And yes, air fares will rise. We need to get used to that. In return, air service must improve. The airlines need to get used to that.)


Kate Hanni's Coalition for an Airline Passengers' Bill of Rights issued a "report card" on the industry today and it isn't pretty. Here's a copy: final2007reportcard.pdf

Kate's group is focused primarily on one issue: How airlines treat passengers who are stranded on parked planes, amid deteriorating conditions, for three hours or more. (In some cases last year, passengers sat in growing distress on parked planes for 12 hours and more). And what needs to be done to require airlines to provide for basic in-cabin health, sanitation, food and water; to give stranded passengers timely, reliable information, and to provide a way for people to get off stuck planes after a certain number of hours.

The airline industry is adamantly opposed to the group's push for federal legislation (bills are pending in both houses of Congress), insisting that it can handle the problem itself.

But it hasn't handled it. Instead, the industry's mouthpiece trade group, the Air Transport Association (ATA), has attacked Kate Hanni personally and, as shown in the following statement it issued today, has tried to muddy the issues.

Here's the statement the ATA issued:

"The Air Transport Association responded to a report issued by a consumer group critical of the airlines on customer service and delays, calling the group's claims baseless and not constructive. ATA went on to say that carriers are aware of the serious problems created by flight delays and noted that improving the country's outdated air traffic control system will address the core issue of delays. Steps have been taken at the individual carrier level as well as in concert with other stakeholders in the airport and government communities to address these challenges," the ATA said."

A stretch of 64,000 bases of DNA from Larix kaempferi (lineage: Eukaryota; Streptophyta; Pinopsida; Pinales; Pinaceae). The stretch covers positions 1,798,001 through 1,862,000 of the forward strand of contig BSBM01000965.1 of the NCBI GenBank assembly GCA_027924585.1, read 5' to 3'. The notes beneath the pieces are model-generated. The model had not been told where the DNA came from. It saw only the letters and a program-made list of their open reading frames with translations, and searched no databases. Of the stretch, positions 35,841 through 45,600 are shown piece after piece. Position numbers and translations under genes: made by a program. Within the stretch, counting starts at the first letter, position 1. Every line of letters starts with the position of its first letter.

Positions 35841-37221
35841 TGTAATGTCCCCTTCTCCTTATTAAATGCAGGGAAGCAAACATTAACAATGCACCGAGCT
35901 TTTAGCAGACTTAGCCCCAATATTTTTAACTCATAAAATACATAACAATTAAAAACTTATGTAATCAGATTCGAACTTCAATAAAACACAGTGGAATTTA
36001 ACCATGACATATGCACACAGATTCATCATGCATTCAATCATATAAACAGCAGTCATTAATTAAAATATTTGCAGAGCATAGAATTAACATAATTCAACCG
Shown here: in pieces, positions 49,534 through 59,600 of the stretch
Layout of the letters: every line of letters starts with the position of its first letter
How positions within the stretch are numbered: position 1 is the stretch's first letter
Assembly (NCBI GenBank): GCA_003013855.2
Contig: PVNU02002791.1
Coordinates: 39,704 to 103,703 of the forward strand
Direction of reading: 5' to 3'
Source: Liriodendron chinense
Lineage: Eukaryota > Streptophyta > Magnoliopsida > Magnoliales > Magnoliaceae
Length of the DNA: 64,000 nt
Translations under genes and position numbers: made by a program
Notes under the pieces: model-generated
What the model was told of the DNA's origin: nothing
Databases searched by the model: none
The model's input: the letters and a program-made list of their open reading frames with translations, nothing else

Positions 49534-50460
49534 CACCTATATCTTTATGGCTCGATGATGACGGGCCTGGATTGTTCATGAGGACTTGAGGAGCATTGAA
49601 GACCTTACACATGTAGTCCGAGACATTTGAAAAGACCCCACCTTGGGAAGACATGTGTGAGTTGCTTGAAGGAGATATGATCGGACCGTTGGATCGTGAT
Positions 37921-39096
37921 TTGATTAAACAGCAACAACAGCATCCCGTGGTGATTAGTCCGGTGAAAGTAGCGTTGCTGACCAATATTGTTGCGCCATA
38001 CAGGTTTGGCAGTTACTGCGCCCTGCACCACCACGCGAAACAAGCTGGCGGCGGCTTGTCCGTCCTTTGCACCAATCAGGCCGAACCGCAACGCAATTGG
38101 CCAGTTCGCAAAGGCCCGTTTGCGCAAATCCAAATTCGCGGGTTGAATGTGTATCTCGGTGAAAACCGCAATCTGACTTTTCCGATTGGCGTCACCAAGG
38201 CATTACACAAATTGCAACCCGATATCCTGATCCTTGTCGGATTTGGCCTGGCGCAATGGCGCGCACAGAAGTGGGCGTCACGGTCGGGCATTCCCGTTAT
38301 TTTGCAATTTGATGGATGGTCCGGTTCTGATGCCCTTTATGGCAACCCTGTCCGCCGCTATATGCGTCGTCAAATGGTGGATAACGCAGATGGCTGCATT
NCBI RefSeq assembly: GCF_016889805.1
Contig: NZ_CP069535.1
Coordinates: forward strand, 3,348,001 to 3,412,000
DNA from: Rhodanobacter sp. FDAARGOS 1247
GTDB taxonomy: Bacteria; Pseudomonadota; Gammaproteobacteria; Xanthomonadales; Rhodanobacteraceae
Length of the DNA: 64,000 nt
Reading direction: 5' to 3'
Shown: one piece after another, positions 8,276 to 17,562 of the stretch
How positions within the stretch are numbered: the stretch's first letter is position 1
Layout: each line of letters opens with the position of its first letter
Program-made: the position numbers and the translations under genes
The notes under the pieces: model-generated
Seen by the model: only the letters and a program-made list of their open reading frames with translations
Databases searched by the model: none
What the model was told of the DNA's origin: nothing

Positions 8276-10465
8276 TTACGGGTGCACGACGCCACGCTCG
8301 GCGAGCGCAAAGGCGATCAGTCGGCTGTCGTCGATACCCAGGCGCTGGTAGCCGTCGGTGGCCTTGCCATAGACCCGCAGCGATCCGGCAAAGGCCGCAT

The disingenuousness in that statement lies chiefly its claim that "flight delays" are the issue -- and not airlines holding people for three to 13 hours in parked planes without adequate food, water or ventilation, and as passengers suffer through added indignities like unusable toilets.

How many stranded passenger instances have there been? Thousands, by Kate's group's count. By industry count, there were 462 flights last June alone that sat on tarmacs with passengers unable to move for at least three hours, and in many cases far longer.

Per usual, knuckleheads in the local press and cable network television media, who don't seem capable of doing reporting beyond what they've been told to put in their notebooks or cameras by the last flack they spoke to, keep confusing the issue.

No, NBC4 Washington, there were not merely "thousands of delays" in the air-travel system in 2007.

There were millions. Do the math. Industry data show that well over 25 percent of flights last year were delayed. There were 11 million flights. Allowing for the percentage of those flights that left the U.S. for another country (whose operational performance isn't reflected in the delay statistics), that still indicates that about well over 2 million domestic flights were delayed in 2007.

The ATA sniffs that criticism is not "constructive," while obfuscating the issue -- as if the Air Traffic Control system is responsible for not emptying overflowing toilets on stuck planes.
The airline industry doesn't seem to be getting the message that it had better sit up and pay attention to what it needs to do -- or will be legally required to do -- about stranded passengers and the crummy way they've been treated. “Who would think it would take a law to ensure passengers on a stranded plane get a drink of water and a working toilet?” New York State Assemblyman Mike Genaris, who drafted the landmark passeners' rights law that took effect Jan. 1 in New York State, asked me not long ago.


The Morning News ...

---Your brain off drugs: I remember when George Carlin was actually funny. When did he turn into Red Skelton?

---Excited Drudge headline of the day (Another two-way tie!): "Prince Harry Fights Taliban" and "Channel 4 News in Britain: 'I Never Thought I'd Find Myself Saying 'Thank God For Drudge' ... (Me, I'm starting to worry about that boy. Drudge, I mean, not Harry the Prince.)


Wednesday, February 27, 2008

Just Sayin' ...

---Excited Drudge headline of the day (a two-way tie): "Automated Killer Robots 'Threat to Humanity'" ... and ... "UPDATE: Don't Stop Taking Anti-Depressants, Doctors Urge."

Tuesday, February 26, 2008

2 More Pretty Women Nabbed by Southwest; Central Florida Strikes Yet Again!

[Left: The alleged perpetrators]

I really don't know what this is all about. Southwest Airlines says it's reacting to "some news reports," and here is a sample. This is the latest incident involving good-looking young female passengers who have run afoul of Southwest flight attendants (and in this case ended up being questioned by the police and the F.B.I., who evidently have no real threats to focus on.)